These breakpoints are determined by CSS media queries, specific commands which tell the theme when to display a different layout. 

@media (max-width: 480px) {

.container {

Width: 100%;



For example, using the media query above, a theme developer can specify that the layout reduces to a single column when the screen size is 480 pixels or less. 

As a general rule of best practice, it’s a smart idea to have at least three or four breakpoints for each website to ensure it responds to the most commonly used screen sizes.

3. Fluid Images

While the flexible grid systems dictate how the overall layout responds to different screen sizes, fluid images do the same thing with, you guessed it, the pictures on the page. 

Article Continues Below

Like the grid systems, fluid images are handled by CSS, which, in this case, determines image sizes based on a percentage of its container rather than a fixed width. As a result, those images automatically adjust to the optimum size and position for the screen they’re being displayed on.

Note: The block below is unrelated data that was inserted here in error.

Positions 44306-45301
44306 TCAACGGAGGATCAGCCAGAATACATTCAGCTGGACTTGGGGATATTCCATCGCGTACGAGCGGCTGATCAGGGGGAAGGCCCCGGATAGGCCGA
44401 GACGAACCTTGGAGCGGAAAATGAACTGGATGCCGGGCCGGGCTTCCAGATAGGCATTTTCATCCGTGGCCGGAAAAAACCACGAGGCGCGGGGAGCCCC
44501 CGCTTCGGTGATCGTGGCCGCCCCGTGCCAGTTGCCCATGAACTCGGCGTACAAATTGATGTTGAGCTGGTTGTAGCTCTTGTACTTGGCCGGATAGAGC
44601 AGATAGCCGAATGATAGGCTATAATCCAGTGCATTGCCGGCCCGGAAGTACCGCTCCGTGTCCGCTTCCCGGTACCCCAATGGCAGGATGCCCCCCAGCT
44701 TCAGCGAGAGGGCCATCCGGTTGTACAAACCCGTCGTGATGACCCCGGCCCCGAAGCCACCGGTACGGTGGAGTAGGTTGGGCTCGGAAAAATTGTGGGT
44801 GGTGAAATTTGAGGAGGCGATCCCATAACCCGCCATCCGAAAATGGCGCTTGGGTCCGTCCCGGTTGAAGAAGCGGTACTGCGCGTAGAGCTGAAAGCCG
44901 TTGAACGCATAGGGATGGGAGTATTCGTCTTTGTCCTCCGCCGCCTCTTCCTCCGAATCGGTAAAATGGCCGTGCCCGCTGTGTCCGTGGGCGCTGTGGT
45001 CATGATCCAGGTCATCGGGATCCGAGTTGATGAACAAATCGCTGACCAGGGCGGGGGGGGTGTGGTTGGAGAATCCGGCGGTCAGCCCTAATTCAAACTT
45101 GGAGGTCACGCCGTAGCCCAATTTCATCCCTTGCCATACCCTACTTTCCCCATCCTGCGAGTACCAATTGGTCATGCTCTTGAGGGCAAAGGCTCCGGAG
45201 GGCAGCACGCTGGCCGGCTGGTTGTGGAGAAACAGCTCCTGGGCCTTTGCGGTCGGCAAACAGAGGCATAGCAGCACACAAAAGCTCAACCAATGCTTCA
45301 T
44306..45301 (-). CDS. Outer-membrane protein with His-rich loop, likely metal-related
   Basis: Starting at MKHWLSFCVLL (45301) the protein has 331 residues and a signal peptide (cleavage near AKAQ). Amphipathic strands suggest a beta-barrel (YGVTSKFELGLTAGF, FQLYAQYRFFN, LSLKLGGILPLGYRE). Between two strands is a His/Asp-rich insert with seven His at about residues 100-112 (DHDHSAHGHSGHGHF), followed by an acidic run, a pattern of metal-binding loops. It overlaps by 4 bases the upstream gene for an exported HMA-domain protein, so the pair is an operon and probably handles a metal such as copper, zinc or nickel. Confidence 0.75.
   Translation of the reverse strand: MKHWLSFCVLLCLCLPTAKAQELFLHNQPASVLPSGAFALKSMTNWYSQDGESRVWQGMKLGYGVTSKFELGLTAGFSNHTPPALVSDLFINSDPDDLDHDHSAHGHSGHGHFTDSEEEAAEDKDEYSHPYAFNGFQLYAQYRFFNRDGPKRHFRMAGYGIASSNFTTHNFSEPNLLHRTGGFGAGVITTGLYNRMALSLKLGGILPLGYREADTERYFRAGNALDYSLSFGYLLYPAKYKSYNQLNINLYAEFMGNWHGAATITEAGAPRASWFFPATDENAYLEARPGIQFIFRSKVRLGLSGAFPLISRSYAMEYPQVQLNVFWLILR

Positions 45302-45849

This approach benefits both designers and end-users.

With fluid images, theme developers don’t have to go through the laborious process of creating multiple-sized images for different browsers and setting rules for which image should be used on which screen size. Instead, they can use one image and control its responsiveness with CSS. 

Meanwhile, site visitors enjoy a better overall experience, ensuring that pictures don’t get in the way of important information or page functions such as contact forms and Calls to Action.

4. Responsive Typography

Of course, it isn’t just your images that need to adjust to different screen sizes; your text does too.

After all, imagine if you built for mobile-first and used a font size appropriate for Android and iPhone devices. When a user attempts to visit your site on a desktop or laptop computer, chances are that text is going to be too small to read properly.